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Kid Feeding System Produces Growthy Kids, Aids CAE Prevention

By Angela von Weber-Hahnsberg

When Christy Harris first read Heidi as a young girl, she knew immediately that she wanted to milk goats and make cheese—just like Heidi’s grandfather had. Although Harris’s journey eventually led her not to Switzerland, but from Alaska to Atchison, Kansas, something of the spirit of the Swiss Alps is nevertheless evident in her work today. Beauty, simplicity, and practicality are the hallmarks of her Providence Hill Farm. Whether creating a new lotion for her line of goat milk-based bath and body products, making delicious fresh cheeses, baking artisan breads, or imparting her secrets to eager students, Harris’s passion for what she does consistently shines through. Her creativity even extends to the practical aspects of caring for her herd of dairy goats: she developed a new system for feeding kids that is as sleek and ingenious as it is simple.

Christy Harris produces goat-related products on her farm in Kansas.

Harris, who raises Nubian, Sable, and Alpine dairy goats, first got the idea for this new feeding system when she saw that someone had modified a continuous lamb feeding system for goats. The lamb set-up required the purchase of special nipples, nipple holders, tubes, and connectors. She thought there had to be a way to re-create it at a much lower cost, utilizing the lambar supplies she already had on hand.

After sectioning off a feeding area with a cattle panel, and adding boards behind it to prevent the kids from slipping through, Harris gathered her materials: one cheap plastic two-section pet food dish, two gray lambar nipples, two 20-inch lengths of 3/8-inch tubing, and one container for the milk. She drilled a 5/8-inch hole in the center of each section of the dish, then assembled the system by pulling the nipples through the holes and attaching the tubes to the backs of the nipples. She then cut a slit on both sides of the center of the dish to accommodate the cattle panel. At this point, it was simply a matter of pushing the edges of the pet dish through the cattle panel, and putting the tubes down into the milk container.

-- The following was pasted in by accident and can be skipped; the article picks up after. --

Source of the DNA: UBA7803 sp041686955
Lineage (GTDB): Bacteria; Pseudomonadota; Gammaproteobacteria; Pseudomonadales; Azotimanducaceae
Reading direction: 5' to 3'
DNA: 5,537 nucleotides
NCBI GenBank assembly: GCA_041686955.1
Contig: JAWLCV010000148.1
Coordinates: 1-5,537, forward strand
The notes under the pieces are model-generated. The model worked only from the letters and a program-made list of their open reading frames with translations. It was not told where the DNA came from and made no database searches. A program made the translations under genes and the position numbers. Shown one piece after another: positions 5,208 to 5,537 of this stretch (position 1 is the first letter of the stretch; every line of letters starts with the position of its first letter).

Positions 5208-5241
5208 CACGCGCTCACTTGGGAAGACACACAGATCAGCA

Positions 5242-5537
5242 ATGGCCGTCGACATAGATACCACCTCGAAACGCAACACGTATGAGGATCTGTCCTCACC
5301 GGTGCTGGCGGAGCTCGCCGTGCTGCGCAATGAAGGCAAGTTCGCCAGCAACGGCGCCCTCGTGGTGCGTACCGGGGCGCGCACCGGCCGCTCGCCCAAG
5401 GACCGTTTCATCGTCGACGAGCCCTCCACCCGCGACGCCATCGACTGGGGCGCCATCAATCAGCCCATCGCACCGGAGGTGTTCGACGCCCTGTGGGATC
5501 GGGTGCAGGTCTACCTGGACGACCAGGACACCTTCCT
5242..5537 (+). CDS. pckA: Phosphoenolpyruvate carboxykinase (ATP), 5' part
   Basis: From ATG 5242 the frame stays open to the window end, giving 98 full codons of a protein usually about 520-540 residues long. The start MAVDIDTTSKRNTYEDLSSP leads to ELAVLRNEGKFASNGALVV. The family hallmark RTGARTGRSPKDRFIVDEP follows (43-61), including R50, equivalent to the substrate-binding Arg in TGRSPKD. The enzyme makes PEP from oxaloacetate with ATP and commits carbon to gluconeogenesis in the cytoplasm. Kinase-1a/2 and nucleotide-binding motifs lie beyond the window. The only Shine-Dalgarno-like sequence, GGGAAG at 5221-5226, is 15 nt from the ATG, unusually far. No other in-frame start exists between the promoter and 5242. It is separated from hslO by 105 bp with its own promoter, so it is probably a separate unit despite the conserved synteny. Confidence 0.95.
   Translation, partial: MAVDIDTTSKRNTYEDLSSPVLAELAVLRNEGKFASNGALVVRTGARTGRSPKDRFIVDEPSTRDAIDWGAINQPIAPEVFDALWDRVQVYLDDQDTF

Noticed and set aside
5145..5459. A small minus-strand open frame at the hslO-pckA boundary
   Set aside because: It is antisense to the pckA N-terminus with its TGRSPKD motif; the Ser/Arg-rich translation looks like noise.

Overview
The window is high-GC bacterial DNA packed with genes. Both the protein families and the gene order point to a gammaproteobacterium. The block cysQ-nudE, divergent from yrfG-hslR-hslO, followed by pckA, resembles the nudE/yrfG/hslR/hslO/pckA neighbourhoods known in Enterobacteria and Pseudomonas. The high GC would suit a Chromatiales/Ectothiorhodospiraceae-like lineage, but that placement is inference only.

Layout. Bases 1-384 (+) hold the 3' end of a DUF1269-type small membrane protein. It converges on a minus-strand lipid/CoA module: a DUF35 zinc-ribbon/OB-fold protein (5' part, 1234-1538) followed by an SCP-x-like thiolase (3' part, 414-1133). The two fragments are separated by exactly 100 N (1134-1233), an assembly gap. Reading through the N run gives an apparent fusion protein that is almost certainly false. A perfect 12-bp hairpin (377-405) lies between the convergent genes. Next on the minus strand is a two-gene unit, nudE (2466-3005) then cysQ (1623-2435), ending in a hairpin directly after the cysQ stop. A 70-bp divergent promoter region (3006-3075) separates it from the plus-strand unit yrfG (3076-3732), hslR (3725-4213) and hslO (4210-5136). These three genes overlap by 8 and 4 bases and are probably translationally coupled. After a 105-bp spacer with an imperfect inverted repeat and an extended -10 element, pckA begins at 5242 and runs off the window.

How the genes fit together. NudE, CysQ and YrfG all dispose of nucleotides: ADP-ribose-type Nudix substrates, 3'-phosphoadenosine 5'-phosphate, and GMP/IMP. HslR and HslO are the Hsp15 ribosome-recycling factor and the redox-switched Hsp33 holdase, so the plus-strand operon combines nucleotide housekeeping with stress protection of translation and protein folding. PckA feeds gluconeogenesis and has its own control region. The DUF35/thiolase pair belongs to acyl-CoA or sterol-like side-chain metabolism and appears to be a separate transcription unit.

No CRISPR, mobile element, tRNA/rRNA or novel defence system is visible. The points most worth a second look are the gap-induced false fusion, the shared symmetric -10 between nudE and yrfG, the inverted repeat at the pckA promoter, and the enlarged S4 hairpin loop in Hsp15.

What initially attracted Harris to this new set-up was that, since it is a through-the-fence feeding system, she wouldn’t be mobbed by a horde of hungry kids at every feeding! After using this set-up for a while, however, she realized several other benefits, as well. First of all, Harris found it to be much easier to clean up than a bucket-style lambar. Secondly, the continuous supply of milk available meant she only needed two nipples for every four kids in the pen, as they could each come take a sip any time they wanted to. Most importantly, Harris discovered that her new system led to optimum growth, producing kids that rivaled dam-reared kids in size, with the added protection of CAE prevention. She feeds only pasteurized milk thus preventing any spread of the disease. Harris also enjoys the friendliness of hand-raised kids that love human companionship much more than dam-raised kids.

(Above) Wrapped up in new coats, two kids drink from a "pet dish" as seen below.

Harris recommended that kids be fed their heat-treated colostrum from a bottle for the first 24 hours, using the gray nipples; but on day two, kids can be introduced to the new system. One-way valves can help younger kids adjust. The kids should be monitored to ensure that they get the idea, but they usually catch on quickly. To avoid problems stemming from overeating, Harris feeds cold milk—even in cold weather—and never lets them run out. This prevents them from getting too hungry and "scarfing" their next meal, or simply from gorging themselves on nice, warm milk!

The weather does have to be taken into consideration, however, when it comes to keeping the milk from freezing or from getting too hot. In warm weather, the container can be placed in a cooler with frozen two-liter bottles of water. During cold weather, simply setting the milk container in a cooler keeps it from freezing, although severe cold calls for submersion in a heated water bucket.

Harris and her family offer several unique artisan goat milk products, made from milk produced by her does at Providence Hills Farm. Raising healthy kids in the manner she developed, gives more time for cheese-making and less time bottling babies. Heidi’s grandfather would be proud of the innovation she used to keep her management style simple, practical, and productive. For more information on her goat milk products, visit Harris online at www.goatmilksoapandlotion.com.

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